Elements of a New National Healthcare Program
Are individual mandates good or bad? If you believe healthcare is solely an individual matter and should be outside the purview of the government, then there is little you can contribute to the discussion on crafting a new national healthcare program. However, if you can agree that good healthcare for all is a desirable objective, can move beyond ideology and keep an open mind on how that is accomplished, there is much you can add. The same is true for those who accept the premise that good healthcare for all is a desirable objective, but believe that can only be accomplished with a single payer system.
The elements of a new national healthcare program should include:
Broadest possible coverage and care—for all who need it;
Choice of healthcare insurers and plans;
Encouragement and payment to healthcare providers for results, not services;
To many, the elimination of “Individual Mandates,” is an absolute requirement for any new program. Arguments range from the right not to be forced to “buy” insurance they do not want and the inefficient manner in which the individual mandate operates. As for the latter, there is merit to the argument and there is no question that if such a mandate is included in a new program, the rules under which it operates must change dramatically. But before discussing this issue, let’s consider the issue whether there should even be an individual mandate.
William Frist, a Tennessee Republican, former U.S. Senate Majority Leader and a heart surgeon wrote a 2009 op-ed piece in U.S News & World Report entitled, An Individual Mandate for Health Insurance Would Benefit All. He began by stating, “I believe in limited government and individual responsibility, cherish the freedom to choose, and generally oppose individual mandates—except where markets fail, individuals suffer, and society pays a hefty price.” He then went on to list three principles on which the argument for an individual mandate rests:
“First, it would achieve fairness. No family in America should fear bankruptcy because of an accident, a child’s cancer, or a heart attack. That is the purpose of insurance. An individual mandate is the only way to achieve affordable insurance coverage for every American in a pluralistic, public-private sector…
“Second, it would eliminate wasteful cost-shifting. Though many uninsured people do eventually get care in emergency rooms, the $30 billion to $50 billion in bills for ‘uncompensated care’ or ‘bad debt’ they generate are inefficiently shifted to the privately insured, wasting scarce health dollars…
“Third, it would reduce adverse selection. When healthier people opt not to carry insurance, only those with poorer health, and thus higher costs, remain in. This leads insurance prices to spiral up…”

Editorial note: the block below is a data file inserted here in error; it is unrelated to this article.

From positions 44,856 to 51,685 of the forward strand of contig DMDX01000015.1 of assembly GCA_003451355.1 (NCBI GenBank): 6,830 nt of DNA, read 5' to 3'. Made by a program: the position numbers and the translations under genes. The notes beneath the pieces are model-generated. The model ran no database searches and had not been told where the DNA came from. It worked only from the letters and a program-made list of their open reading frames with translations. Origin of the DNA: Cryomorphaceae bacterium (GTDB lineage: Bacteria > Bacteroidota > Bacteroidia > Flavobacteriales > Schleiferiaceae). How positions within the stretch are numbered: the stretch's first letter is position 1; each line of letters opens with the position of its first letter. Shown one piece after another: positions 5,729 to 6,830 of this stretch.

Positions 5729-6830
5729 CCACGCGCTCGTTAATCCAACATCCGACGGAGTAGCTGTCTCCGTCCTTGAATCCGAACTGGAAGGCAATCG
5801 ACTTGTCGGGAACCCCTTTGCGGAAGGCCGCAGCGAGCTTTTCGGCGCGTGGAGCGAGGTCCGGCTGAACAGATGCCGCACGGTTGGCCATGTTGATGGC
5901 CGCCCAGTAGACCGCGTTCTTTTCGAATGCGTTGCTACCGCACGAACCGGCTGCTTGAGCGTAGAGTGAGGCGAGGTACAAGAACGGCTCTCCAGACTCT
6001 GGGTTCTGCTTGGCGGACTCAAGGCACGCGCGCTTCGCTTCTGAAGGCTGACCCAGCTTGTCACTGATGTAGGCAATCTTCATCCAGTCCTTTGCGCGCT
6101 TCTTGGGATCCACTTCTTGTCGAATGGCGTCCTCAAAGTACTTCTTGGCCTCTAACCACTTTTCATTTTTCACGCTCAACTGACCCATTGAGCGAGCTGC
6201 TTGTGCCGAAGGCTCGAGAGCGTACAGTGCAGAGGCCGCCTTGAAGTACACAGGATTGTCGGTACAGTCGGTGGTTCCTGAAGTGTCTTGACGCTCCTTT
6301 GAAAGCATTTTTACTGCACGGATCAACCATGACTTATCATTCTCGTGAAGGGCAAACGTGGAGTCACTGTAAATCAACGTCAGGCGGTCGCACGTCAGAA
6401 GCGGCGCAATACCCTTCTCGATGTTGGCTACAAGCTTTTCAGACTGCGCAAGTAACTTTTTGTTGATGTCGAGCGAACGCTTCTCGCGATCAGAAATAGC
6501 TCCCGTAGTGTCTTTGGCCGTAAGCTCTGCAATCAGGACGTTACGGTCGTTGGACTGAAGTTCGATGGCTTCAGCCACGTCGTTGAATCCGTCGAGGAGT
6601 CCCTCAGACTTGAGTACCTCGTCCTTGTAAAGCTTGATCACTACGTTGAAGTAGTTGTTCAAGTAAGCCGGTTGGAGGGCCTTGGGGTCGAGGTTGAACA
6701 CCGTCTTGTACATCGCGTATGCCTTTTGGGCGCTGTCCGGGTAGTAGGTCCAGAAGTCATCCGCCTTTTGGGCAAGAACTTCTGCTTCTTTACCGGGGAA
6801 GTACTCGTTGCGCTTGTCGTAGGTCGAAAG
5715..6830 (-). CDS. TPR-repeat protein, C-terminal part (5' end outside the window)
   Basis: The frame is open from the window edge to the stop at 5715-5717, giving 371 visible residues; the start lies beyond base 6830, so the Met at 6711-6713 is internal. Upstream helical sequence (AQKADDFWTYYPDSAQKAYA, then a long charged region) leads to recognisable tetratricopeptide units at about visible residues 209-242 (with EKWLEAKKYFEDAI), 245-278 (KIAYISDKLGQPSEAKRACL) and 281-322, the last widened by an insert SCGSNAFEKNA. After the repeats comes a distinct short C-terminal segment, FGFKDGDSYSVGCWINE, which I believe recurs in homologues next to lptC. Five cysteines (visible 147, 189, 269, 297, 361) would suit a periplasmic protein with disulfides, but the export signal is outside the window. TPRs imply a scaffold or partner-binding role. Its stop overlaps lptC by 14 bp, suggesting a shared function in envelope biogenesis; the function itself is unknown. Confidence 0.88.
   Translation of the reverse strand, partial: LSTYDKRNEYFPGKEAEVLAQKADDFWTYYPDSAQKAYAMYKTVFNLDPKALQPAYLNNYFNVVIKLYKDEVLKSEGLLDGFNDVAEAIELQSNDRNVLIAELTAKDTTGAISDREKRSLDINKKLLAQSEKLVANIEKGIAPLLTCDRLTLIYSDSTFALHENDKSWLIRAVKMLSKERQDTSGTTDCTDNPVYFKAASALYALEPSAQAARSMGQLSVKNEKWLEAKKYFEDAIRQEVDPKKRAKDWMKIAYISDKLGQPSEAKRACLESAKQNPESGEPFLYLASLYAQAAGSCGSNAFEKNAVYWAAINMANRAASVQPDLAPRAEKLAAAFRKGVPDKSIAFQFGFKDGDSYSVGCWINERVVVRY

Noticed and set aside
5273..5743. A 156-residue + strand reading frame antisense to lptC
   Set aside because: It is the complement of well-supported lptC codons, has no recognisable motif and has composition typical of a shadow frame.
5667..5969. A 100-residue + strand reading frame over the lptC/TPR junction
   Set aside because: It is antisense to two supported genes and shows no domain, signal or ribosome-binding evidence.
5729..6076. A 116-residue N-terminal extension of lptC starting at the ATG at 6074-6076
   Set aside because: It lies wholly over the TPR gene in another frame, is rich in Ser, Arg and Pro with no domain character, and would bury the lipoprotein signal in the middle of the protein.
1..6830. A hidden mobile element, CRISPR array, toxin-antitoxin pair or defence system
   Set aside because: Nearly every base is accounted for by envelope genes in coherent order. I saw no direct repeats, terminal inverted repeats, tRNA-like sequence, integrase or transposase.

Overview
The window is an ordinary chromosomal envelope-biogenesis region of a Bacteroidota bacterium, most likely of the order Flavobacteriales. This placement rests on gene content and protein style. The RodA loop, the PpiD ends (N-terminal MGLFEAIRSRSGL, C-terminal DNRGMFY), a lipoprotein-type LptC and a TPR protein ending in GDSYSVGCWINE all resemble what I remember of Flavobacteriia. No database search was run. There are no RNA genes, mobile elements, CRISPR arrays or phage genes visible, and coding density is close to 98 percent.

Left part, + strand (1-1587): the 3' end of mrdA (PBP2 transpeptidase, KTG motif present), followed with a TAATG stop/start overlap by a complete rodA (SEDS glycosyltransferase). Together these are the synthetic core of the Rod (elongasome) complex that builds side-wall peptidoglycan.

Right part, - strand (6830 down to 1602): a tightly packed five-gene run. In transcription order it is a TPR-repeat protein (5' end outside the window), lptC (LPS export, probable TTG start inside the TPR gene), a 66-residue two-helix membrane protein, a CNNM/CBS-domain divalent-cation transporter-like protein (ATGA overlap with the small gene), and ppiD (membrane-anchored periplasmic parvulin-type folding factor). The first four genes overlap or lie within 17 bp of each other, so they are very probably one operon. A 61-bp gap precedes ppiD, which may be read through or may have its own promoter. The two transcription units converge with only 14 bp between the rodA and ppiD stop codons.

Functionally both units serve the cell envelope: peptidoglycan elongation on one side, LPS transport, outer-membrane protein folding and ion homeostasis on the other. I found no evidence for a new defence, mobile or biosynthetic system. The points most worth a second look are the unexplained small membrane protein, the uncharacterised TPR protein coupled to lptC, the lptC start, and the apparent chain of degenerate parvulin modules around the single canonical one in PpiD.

While I understand the arguments against individual mandates, I find myself in agreement with Senator Frist’s position on the subject. First, the argument that no one should be forced to buy an unwanted product. This is not really a “product,” though the structure of the individual mandate payment process unnecessarily makes it appear to be. The fact is this is a tax (called a penalty), which is the basis for the Supreme Court ruling it constitutional. In essence, buy health insurance or pay a penalty (tax).
Another argument against is that unlike car insurance, the only person at risk is the uninsured. Yes, it is generally accepted that if you drive a car you must carry insurance because of the possible harm or damage to others, which is not the case with healthcare insurance.
But that argument is inaccurate. If an uninsured individual requires medical service and cannot afford to pay for it, someone else must. In May 2014, the Henry J. Kaiser Family Foundation reported the results of a study, Uncompensated Care for the Uninsured in 2013: A Detailed Examination, which put that cost at $84.9 billion. Though it is not readily evident, the fact is the uninsured do place a burden on society, which in itself, is justification for the individual mandate.
But overall, no insurance plan can be successful if it includes only those at higher risks of calling upon it. If there is to be a national health insurance plan to efficiently provide coverage and care, the pool of insured must be as large as possible and, therefore, must include a mandate that everyone participate.